Is that self-reflection that has formed over time and the progress in your career, or were you always like this? 

No, I wasn't a very self-reflective person. The first time for me was when I was living in China and we were working hard. At one point, we made a mistake and owed a lot of money, and we had to pay the government a fine but didn't have the money. We had to gather everyone and explain that we couldn't pay their full salaries - that was a very difficult time. After that, I was at home for five days binge-watching Lost, and I was thinking, why is this happening? Why can't I work the way I usually do? I could normally go on for 24/7 essentially. So that's when I started to think  about why this was happening and also reflected on other related topics.

What would you tell people who are at the beginning of their careers? Should they go into consulting or banking and more established, prestigious careers? Should they join a startup?

I think in general, if you're starting your work life, it doesn't hurt to learn how an office works at a place that knows how to run an office. I'm not saying that you should stay with a bank for 10 years, but if you learn the ropes and the ways around the office, it helps.

Joining an early-stage startup at the very start of your career is not necessarily a good choice as you'll learn a lot of bad habits, and these companies are usually in a state of uncertainty. Do an internship or two because then, you'll be a more valuable team member. 

You have to think about what you like, how you see the world evolving, and what will put you in a position where you'll be the person who still has a job 25 years from now.

When do you think they should leap into the startup ecosystem?

The problem with sticking for too long with a corporate job is that, at some point, your cost of quitting is really high: You have a great salary, and it's difficult to leave a job that pays you well because of your lifestyle changes. Suddenly you go from paying 650€ for a room to paying 1,200€ for an apartment. At that point, it's very difficult to make the switch.  

What do you think inhibits people from making that leap? Is it money, or do you think it's personality?

It can be a variety of things and even a combination. Maybe you're financially handcuffed because you're providing for someone in your family. This makes it very difficult to jump into uncertainty. It's also the character and how you're raised, whether you're risk-averse or not.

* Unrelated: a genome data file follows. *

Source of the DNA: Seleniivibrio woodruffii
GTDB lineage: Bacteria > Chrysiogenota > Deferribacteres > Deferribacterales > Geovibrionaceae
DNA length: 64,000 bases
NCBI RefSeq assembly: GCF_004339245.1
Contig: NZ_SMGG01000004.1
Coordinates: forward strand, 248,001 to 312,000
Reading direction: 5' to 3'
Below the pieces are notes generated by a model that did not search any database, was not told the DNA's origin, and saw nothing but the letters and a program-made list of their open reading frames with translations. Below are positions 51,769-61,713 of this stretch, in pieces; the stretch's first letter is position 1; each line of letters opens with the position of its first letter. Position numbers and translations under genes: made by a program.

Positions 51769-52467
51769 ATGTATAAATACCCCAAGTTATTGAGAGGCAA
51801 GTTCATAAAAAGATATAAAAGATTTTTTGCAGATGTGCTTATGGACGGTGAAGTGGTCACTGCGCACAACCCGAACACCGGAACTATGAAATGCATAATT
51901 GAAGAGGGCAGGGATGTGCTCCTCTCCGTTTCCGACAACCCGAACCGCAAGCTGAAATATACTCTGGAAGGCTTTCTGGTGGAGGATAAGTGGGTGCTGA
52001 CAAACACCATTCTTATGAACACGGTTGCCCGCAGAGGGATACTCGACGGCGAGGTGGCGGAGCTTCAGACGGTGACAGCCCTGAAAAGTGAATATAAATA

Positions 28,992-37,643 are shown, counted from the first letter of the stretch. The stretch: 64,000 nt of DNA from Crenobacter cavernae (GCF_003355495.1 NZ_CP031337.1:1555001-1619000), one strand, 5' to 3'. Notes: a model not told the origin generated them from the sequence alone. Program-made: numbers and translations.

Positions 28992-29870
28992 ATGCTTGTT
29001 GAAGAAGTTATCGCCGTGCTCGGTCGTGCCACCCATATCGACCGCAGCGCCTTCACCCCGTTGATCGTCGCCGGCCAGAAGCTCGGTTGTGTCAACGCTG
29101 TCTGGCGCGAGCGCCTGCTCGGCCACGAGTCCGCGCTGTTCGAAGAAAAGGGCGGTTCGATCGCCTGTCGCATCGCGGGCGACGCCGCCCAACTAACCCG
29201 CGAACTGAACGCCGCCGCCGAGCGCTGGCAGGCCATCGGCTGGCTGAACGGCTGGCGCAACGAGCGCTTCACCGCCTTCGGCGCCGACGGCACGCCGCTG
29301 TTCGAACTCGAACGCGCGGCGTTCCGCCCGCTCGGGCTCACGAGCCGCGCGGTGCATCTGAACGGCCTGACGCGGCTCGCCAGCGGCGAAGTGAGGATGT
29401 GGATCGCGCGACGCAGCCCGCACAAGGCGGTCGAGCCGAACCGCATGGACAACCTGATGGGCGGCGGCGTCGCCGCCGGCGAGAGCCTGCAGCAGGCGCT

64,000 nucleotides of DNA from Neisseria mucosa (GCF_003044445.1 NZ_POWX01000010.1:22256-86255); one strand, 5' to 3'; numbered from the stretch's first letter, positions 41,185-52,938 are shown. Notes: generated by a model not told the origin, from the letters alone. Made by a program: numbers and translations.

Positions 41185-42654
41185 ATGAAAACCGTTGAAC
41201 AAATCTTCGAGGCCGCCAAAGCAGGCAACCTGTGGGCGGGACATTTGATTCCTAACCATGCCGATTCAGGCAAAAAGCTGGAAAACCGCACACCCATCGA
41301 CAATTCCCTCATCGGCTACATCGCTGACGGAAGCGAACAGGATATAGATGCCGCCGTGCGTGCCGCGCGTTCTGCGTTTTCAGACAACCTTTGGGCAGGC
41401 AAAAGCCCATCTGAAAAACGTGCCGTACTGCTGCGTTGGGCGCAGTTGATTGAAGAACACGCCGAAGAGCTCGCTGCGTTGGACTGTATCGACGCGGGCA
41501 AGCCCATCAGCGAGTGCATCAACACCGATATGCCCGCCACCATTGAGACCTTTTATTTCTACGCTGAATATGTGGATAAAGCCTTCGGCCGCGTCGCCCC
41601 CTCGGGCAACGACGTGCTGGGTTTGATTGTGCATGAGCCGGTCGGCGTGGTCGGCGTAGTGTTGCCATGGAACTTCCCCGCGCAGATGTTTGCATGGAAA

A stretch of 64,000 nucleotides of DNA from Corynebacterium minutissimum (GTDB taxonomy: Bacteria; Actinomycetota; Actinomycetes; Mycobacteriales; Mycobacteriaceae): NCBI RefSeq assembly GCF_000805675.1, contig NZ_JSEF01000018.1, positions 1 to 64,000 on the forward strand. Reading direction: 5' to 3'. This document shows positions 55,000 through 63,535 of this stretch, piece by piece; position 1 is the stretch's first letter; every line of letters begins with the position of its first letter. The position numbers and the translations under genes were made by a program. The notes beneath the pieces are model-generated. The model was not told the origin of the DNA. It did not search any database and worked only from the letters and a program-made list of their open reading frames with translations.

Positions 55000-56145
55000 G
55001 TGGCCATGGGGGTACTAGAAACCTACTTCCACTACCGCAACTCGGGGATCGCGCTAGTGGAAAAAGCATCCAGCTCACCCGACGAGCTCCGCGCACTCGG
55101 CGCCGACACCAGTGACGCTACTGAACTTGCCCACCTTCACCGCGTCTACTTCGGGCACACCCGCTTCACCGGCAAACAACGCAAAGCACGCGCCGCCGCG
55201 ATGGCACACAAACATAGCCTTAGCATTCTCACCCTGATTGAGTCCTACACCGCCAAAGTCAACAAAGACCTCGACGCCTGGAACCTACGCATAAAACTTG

What skills are required for people to excel in the startup environment?

Data analysis is crucial for almost any role, whether you're in sales, marketing, or HR. The ability to work with data is crucial, and an interest in technical topics is beneficial too.


When you look into the future, maybe to the next 5 to 10 years, what other topics and shifts outside of data analytics and tech do think people should start preparing themselves for?

Think about online marketing: 20 years ago, it didn't exist because there was no real internet to speak of. It came into existence because of technology, and now it's slowly disappearing. Why? Because technology is eating up the skills that an online marketer has, like optimizing bids, AdWords, and creating ad copies. Machines make these jobs disappear. You have to think about what you like, how you see the world evolving, and what will put you in a position where you'll be the person who still has a job 25 years from now.

Many engineers will not have a job 20 years from now. Software will essentially develop itself. Engineers will still be needed, but I think it will change into an environment where skills such as an ability to translate business and technical requirements, interacting with people, empathy, leadership, will become hard skills. Because the hard skills engineers possess today will be replaced by machines to a certain extent, so I would really try to focus on those areas.

Also, I think data analysis will be very important for the foreseeable future, as we'll still analyze what we've given a machine to do. I would try to prepare myself for a future where most of the repetitive things that we're doing in our daily lives don't exist anymore – don't waste time on learning them. 

What's the one piece of crucial career advice that people tend to overlook or not think about?

In general, it makes sense to think of your career a bit like a tool belt. Try to arm yourself with different tools and gain more experience as you go.

Marco Eylert
Co-Founder | TalentSpace

Marco's a co-founder at TalentSpace, and he previously worked at McKinsey & Company, Roland Berger and Credit Suisse. He graduated from Bocconi University and Johns Hopkins SAIS, where he was a scholar of the Haniel Foundation and the Studienstiftung des deutschen Volkes.